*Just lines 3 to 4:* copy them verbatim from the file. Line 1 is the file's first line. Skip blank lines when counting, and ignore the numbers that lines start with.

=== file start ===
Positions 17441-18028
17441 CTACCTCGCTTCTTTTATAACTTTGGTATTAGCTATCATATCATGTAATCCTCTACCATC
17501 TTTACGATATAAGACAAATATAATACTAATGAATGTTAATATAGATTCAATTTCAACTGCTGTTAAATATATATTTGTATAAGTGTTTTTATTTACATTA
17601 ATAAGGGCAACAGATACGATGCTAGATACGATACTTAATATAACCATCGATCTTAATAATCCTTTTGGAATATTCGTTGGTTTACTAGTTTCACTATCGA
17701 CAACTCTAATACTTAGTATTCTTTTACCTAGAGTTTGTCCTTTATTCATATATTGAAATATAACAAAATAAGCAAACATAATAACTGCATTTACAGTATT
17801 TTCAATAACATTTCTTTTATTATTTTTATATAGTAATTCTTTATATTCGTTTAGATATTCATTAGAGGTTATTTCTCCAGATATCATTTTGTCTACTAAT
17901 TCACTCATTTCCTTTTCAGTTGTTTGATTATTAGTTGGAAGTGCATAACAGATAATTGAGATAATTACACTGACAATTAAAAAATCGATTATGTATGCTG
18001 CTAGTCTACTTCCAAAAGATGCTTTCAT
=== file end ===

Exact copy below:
17501 TTTACGATATAAGACAAATATAATACTAATGAATGTTAATATAGATTCAATTTCAACTGCTGTTAAATATATATTTGTATAAGTGTTTTTATTTACATTA
17601 ATAAGGGCAACAGATACGATGCTAGATACGATACTTAATATAACCATCGATCTTAATAATCCTTTTGGAATATTCGTTGGTTTACTAGTTTCACTATCGA